And, holy cripes, do we really need to allow fracking in our precious national parks so we can export more fossil-fuels to Asia and elsewhere to make them even more economically competitive and to make our climate and ocean situation worsen?  
 
We—sportspeople, the environmental community and those with feet in both camps—have not faced a threat to our common interests this large for nearly 20 years.  We were able to avoid the worst of the damage then—in that pre-Citizens’ United decision era—because we were willing to come together and work towards common goals.  Essentially, we talked and negotiated shared values and measures below which Congress could only venture at their peril.  The united front worked and the damage was minimized or at least contained.
 
Unfortunately, some who were key actors and collaborators in the mid-1990s have been worked diligently and forced to or tricked into burning critical bridges in the intervening years.   Moreover, some of our most effective players in Congress have been whittled away to nothing or are no longer breathing.  The fingerprints on these manipulations and re-education efforts are plain to anyone really watching and are mainly greasy, grassy, saw-dusty or sooty in nature.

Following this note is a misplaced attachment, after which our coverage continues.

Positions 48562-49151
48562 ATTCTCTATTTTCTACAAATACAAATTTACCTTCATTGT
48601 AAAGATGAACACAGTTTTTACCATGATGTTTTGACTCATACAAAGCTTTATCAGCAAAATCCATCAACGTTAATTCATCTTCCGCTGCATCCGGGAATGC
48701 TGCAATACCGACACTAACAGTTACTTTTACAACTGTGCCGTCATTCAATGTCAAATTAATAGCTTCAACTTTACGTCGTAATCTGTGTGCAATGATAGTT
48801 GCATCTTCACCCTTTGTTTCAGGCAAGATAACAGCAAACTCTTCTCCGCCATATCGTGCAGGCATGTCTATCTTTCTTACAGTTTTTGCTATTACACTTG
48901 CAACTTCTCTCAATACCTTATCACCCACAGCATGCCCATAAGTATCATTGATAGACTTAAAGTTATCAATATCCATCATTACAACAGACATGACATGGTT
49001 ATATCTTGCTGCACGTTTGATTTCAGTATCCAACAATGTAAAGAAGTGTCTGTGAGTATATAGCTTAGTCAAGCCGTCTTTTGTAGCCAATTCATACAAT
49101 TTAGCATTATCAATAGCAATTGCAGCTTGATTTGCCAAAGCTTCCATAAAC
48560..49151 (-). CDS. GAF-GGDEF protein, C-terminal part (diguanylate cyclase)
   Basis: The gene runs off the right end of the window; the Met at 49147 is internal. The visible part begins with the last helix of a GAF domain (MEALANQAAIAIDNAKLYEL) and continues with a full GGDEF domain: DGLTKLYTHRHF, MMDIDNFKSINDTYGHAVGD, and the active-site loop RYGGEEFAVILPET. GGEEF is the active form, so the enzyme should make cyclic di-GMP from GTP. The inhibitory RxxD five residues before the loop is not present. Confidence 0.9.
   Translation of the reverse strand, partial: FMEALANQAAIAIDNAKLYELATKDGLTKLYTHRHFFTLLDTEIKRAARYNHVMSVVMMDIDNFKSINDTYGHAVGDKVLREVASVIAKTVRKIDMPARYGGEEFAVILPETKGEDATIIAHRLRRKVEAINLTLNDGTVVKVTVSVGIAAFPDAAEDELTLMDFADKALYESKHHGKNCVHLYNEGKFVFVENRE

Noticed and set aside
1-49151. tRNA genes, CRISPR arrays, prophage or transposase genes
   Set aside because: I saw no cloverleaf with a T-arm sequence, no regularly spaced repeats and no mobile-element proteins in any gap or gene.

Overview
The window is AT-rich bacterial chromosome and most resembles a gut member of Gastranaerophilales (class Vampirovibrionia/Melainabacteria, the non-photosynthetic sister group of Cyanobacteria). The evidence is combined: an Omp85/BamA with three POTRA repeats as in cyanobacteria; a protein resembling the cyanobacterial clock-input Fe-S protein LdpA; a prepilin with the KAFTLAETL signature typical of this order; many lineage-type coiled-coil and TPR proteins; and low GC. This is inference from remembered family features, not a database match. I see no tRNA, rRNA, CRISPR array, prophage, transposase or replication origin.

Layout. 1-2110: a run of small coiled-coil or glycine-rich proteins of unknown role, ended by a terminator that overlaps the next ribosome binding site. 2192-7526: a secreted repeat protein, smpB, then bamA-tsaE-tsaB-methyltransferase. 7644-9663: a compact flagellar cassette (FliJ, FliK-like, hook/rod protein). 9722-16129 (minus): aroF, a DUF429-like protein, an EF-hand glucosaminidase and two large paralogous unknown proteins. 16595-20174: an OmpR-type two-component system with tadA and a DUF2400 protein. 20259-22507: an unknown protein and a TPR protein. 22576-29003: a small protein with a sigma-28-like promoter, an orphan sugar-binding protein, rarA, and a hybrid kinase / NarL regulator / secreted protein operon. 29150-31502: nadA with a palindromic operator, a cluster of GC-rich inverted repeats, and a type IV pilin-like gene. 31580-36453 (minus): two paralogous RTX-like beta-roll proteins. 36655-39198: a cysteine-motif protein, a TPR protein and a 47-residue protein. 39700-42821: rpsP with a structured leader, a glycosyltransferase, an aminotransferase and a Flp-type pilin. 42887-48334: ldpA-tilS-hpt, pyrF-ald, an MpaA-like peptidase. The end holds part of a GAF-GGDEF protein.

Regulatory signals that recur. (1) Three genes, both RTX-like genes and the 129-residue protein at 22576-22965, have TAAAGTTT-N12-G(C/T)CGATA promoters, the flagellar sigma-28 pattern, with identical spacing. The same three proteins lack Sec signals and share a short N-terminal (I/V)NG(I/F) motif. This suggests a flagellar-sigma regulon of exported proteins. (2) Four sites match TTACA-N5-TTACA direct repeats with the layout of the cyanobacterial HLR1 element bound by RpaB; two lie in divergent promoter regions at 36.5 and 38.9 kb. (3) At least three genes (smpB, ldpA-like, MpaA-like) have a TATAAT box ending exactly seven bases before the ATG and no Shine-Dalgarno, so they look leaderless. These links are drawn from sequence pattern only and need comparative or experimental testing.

So what do we need to do?  First, we need to look at history not listen to what people who want the above disaster to continue or expand are telling us.  We have to remember once again that every time that the various “tribes” of conservation have been united, we have accomplished great and wonderful things for wildlife, future generations and ourselves or at the very least prevented catastrophe.  When we drift apart or let issues or interests drive us apart serious mischief happens.  
 
This holiday season whether you are hiking a trail, walking a field, sitting in a stand or blind, waiting for a bite, getting ready to do a Christmas Bird Count, or protesting a pipeline please take a hard look at yourself, your rhetoric, and the organizations you support.  Are you, your actions, and associations bringing the conservation tribes together or making them even more fragmented and less able to meet this incredible challenge?  Are you investing your energies reaching out or are you building more and more walls?